• over 80% live teleconferences (video, audio, webcasts)
  • over 70% visiting speakers at medical society or community hospital meetings series
  • over 60% opinion leader/Train-the-Trainer programs
  • almost 50% academic detailing
  • over 40% individual traineeships or tutorials
  • over 35% communities of practice
  • ~35% learning/individuals coaching programs
  • ~35% social networking 

Academic Detailing 

50% of CME units reported the use of academic detailing—educational visits by trained health professionals to individual or team-based physicians.  This method has been demonstrated to improve prescribing and health promotion/screening performance to at least a moderate extent.  Academic CME units have reported a steady rise in the numbers of such programs, from under 10 in 2008 to almost 70 in 2012 (an increase from ~45 in 2011). 

Academic CME Budgets 

For calendar year 2011, CME units were asked about the size of their total fixed  operating budgets, reflecting a wide spread of means, medians, and budget ranges by  institution type.  Less variability was noted among the eight reporting Canadian medical schools, which indicated budgets with the following characteristics: a median of $1.3 million, a maximum of $4.5 million, and a minimum of $364,000.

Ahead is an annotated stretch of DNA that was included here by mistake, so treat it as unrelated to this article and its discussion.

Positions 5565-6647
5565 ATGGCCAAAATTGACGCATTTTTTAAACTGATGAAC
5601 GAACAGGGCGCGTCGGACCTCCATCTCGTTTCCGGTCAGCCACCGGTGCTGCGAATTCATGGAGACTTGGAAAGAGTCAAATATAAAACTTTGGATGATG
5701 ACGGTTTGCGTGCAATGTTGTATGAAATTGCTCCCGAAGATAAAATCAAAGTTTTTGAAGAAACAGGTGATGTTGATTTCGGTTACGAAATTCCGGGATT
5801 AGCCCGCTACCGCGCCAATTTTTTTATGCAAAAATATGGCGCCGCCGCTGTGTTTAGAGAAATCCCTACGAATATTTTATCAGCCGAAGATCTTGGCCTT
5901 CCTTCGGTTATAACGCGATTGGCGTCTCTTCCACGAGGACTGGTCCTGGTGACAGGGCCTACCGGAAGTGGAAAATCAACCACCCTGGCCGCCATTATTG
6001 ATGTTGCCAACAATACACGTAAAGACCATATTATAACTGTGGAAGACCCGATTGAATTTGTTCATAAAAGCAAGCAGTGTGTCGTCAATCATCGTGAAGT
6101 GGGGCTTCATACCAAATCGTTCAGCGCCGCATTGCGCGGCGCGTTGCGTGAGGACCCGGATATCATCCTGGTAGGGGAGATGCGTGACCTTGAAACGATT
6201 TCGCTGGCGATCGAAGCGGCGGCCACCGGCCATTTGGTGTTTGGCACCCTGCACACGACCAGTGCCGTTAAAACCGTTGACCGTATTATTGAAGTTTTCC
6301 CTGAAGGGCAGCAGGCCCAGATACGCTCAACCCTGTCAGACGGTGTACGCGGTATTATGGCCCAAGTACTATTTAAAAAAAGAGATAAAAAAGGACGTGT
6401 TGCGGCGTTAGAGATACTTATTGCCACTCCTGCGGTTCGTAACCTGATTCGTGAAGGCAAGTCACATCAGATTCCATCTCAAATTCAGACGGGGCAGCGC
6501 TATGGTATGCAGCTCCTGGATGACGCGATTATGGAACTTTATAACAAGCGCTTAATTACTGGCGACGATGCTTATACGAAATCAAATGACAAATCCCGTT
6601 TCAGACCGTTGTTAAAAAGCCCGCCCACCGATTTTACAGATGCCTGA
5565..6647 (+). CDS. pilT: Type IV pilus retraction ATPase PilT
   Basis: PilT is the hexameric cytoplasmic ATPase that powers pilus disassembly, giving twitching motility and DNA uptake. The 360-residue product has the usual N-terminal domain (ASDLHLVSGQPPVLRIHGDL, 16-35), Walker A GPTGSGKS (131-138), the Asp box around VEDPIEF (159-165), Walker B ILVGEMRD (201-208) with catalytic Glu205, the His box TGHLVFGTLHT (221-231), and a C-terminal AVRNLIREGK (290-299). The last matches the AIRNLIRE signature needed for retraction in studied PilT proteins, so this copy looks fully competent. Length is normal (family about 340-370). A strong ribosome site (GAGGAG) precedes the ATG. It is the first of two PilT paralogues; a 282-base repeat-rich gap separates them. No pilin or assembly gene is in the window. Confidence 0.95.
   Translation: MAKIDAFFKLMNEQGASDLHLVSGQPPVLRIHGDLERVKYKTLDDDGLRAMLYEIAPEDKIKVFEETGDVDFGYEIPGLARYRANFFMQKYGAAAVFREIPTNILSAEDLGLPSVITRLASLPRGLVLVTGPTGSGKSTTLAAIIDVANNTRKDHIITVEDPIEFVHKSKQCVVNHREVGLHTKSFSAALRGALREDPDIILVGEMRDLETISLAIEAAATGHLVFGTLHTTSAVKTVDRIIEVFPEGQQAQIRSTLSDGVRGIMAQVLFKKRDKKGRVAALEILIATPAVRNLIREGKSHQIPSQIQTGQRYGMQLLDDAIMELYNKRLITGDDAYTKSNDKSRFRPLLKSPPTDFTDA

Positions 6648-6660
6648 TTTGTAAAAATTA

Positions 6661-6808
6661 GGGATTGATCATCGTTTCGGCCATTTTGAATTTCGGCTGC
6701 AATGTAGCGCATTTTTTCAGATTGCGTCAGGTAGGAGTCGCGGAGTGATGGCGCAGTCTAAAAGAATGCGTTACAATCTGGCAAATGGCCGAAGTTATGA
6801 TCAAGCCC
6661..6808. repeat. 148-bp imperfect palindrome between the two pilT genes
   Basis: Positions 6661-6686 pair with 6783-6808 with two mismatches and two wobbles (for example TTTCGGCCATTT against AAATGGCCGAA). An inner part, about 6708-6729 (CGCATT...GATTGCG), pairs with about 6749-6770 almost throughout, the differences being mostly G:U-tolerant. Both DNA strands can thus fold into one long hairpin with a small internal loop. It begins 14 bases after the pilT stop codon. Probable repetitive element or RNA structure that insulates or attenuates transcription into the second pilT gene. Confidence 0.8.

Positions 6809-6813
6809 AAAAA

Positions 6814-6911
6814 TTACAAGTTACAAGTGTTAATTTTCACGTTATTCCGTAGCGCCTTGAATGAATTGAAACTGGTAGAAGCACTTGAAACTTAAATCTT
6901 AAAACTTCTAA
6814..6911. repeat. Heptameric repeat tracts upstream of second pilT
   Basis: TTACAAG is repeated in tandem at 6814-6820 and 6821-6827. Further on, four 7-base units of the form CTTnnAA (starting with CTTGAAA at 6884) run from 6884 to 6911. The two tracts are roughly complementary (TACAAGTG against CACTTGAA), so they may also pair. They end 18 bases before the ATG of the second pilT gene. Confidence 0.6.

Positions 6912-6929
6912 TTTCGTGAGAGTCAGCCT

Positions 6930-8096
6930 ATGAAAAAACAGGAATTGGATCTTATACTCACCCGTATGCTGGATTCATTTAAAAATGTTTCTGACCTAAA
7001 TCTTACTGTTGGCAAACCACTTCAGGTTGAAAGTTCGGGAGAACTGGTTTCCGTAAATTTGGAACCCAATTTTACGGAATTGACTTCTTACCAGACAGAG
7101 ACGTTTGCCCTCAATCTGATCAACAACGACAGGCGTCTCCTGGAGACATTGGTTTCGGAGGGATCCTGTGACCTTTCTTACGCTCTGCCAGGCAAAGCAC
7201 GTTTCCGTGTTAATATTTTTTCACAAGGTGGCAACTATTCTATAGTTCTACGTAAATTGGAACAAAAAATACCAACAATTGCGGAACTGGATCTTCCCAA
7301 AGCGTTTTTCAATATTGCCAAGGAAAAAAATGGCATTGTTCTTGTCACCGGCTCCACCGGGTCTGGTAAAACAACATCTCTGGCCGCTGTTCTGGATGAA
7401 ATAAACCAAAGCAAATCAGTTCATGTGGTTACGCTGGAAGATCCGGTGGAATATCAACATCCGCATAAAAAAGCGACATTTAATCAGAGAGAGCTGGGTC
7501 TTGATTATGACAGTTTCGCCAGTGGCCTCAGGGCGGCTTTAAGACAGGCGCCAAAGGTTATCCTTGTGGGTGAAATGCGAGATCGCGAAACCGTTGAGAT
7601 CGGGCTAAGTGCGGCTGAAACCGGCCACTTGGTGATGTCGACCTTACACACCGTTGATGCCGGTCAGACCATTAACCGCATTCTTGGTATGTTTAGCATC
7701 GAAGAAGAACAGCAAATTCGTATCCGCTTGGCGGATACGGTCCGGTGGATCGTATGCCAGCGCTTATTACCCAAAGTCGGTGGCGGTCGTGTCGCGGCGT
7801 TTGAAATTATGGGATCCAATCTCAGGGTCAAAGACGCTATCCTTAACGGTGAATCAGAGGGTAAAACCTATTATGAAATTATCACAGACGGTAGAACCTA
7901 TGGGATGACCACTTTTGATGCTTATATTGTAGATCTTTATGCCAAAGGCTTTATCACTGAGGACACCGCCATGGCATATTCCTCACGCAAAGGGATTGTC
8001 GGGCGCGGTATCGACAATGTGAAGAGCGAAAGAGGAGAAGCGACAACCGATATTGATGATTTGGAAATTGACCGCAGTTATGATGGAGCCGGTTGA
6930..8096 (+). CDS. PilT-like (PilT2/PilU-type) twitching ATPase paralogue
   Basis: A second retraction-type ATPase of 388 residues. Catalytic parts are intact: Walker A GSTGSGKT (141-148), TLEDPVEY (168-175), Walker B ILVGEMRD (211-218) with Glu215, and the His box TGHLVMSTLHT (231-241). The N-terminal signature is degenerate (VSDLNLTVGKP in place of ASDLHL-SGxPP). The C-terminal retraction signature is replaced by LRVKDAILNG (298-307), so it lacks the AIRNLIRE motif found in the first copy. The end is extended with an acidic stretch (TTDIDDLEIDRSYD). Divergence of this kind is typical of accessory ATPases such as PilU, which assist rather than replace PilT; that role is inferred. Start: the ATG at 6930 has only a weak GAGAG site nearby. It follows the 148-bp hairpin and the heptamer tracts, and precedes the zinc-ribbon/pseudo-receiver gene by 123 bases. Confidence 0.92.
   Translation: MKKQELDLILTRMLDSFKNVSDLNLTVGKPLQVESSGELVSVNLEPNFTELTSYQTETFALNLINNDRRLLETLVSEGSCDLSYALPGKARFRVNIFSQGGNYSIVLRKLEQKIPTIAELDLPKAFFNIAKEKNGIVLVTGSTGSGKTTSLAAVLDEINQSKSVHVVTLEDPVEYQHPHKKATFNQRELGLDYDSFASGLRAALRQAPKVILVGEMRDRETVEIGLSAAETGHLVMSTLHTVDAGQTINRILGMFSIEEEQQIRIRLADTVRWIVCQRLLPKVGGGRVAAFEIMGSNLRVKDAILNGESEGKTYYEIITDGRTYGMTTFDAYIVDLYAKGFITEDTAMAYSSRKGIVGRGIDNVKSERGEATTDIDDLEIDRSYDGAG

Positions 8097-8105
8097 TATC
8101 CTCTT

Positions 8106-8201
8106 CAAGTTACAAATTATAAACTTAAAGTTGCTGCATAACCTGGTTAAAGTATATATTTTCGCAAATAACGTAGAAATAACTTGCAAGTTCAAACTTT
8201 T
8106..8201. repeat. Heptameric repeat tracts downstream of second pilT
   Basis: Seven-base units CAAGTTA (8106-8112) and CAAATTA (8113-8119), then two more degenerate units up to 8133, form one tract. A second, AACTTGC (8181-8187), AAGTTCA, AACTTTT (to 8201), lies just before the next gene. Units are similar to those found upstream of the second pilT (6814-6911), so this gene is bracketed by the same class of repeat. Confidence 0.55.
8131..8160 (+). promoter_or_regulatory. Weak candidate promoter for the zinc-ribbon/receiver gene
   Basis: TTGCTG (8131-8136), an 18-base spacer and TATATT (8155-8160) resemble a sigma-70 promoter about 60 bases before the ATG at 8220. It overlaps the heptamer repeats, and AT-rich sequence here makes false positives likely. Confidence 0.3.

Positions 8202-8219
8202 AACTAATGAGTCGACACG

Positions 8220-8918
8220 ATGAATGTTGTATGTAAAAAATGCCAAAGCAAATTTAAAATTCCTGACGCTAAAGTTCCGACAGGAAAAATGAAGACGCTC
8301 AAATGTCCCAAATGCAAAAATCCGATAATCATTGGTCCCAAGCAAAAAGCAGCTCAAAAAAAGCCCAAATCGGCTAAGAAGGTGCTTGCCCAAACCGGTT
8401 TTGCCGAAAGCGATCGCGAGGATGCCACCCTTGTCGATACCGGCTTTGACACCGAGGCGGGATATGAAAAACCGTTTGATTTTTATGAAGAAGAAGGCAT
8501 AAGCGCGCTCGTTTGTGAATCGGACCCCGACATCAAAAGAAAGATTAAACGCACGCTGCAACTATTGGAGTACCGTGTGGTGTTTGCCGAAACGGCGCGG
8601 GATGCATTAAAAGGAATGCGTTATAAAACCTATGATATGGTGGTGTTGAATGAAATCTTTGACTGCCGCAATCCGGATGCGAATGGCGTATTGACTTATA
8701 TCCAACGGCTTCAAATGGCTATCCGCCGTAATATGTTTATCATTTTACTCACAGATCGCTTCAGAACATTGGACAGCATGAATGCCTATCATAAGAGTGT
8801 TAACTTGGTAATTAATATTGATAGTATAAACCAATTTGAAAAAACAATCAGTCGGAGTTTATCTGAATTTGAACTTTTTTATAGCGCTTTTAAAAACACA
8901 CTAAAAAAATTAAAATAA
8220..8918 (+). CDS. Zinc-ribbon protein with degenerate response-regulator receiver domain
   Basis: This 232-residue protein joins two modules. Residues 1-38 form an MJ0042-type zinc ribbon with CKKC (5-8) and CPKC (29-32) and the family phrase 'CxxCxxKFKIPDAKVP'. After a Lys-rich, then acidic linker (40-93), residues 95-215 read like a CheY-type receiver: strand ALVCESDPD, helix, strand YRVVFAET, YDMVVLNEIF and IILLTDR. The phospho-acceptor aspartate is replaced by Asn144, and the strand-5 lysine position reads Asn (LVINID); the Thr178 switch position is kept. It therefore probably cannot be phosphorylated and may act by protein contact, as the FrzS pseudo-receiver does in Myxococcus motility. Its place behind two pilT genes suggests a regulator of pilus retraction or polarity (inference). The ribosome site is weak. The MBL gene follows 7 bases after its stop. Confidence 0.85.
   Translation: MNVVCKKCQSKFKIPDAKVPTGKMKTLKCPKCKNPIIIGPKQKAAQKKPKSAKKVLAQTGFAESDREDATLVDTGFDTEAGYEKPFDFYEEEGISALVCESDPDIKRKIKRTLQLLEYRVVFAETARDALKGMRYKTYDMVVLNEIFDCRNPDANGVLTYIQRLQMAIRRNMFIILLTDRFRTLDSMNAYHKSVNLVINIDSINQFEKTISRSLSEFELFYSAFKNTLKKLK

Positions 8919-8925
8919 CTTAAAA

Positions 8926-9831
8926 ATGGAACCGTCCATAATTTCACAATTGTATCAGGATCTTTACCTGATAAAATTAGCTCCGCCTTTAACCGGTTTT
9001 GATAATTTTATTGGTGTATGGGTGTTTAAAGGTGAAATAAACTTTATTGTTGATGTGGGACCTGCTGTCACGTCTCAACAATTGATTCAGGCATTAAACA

In contrast, the 90 U.S. medical schools reported lower median budget figures (by roughly $500,000), but greater variability ($11.8 million in maximum, $25,000 in minimum).  CME Fixed Operating Budget (127 respondents) 

  • Mean budget for U.S. Medical School $797,097
  • Median budget U.S. Medical School $497,506

Even more variability was noted among U.S. teaching hospitals.  Twenty such units reported median figures of $275,000, indicating a maximum of $30 million and a minimum of $5,000. 

  • Mean budget for Teaching Hospital $2,126,509
  • Median budget for Teaching Hospital $275,000 of which $200,000 was derived from institutional (hospital and health system) sources—roughly 80%. 

The total revenue from institution to CME Unit (128 respondents) 

  • Mean U.S. Medical School $235,536
  • Median U.S. Medical School $141,461
  • Mean Teaching Hospital $1,307,074
  • Median Teaching Hospital $200,000 

Among Canadian medical schools with median budgets averaging $1.3 million, just under $400,000 (roughly one-third) come from institutional sources.  U.S. medical schools reported slightly less than $500,000 in median total revenues (though a wide range) and $141,000 in median institutional support (slightly under one-third).  

The 2012  survey asked the question, “As a percentage of the fixed CME budget, has institutional  support increased, decreased, or stayed the same in the last year?”   

  • 54% of respondents indicated similar year-to-year support,